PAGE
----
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RECOGNITION OF THE LIBYAN NATIONAL TRANSITIONAL COUNCIL: WHEN, HOW AND WHY

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The analysis of the reaction of the international community, including the United Nations, to the uprising in Libya in 2011 is the core of this article. Although the overwhelming majority of States condemned the conduct of the Gaddafi regime towards the Libyan population, States had different attitudes as regards recognition of insurgents. Some States immediately provided recognition to the Libyan National Transitional Council (NTC) and severed relations with the Gaddafi regime; others, whose policy is against recognition of governments and insurgents, needed more time to take stance on the issue but finally recognised the NTC before the end of Gaddafi regime. Events surrounding the representation of the Gaddafi regime at the UN are revealing in relation to the impact of the UN system on the recognition of the NTC. The diversified practice that emerged from the Libyan case confirms that recognition is mainly a political issue, with possible legal consequences. However, the practice also shows that States’ decisions have been based not only on traditional elements such as the effective control of parts of the State territory, but also other elements, such as the legitimacy of the parties, have been considered as parameters to be taken into account in relation to recognition or the absence thereof.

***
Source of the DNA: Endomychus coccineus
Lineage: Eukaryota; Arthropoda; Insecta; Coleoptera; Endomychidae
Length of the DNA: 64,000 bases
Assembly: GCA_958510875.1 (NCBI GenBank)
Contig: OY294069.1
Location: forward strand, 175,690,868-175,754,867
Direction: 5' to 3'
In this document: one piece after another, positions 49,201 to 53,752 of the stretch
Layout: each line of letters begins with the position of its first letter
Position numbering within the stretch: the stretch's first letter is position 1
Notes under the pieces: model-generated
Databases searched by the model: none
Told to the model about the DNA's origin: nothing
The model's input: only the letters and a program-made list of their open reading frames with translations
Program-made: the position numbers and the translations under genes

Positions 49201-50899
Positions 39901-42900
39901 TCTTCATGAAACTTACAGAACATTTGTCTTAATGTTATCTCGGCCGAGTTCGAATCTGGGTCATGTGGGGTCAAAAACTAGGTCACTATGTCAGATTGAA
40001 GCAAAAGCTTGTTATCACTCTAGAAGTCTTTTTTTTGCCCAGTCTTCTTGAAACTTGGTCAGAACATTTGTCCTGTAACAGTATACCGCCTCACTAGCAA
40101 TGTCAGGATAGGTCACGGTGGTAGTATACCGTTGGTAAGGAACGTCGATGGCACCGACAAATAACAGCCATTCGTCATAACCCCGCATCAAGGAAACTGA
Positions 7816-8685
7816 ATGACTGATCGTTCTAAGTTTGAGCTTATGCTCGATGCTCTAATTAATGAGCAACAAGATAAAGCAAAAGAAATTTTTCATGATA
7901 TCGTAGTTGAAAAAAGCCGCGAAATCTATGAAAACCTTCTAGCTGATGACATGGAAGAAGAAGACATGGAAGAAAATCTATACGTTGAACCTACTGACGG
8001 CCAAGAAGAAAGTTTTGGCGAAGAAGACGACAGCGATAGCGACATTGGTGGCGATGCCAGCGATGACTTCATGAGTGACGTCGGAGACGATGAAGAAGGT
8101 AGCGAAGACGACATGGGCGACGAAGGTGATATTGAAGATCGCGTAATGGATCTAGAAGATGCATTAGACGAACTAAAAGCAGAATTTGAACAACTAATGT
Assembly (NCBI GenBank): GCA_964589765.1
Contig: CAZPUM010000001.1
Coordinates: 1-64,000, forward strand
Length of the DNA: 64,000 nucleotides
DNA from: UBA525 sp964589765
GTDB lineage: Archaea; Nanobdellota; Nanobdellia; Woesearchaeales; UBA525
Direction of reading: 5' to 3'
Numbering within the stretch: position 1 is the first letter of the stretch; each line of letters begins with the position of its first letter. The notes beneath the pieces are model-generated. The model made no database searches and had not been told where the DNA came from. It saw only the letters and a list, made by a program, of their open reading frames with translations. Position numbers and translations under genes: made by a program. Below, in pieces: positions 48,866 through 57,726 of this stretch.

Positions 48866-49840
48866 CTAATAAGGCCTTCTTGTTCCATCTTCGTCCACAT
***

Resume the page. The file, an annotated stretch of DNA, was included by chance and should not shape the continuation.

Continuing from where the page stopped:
10.1163/22116133-90000209
/content/journals/10.1163/22116133-90000209
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/content/journals/10.1163/22116133-90000209
2011-01-01
2016-12-03

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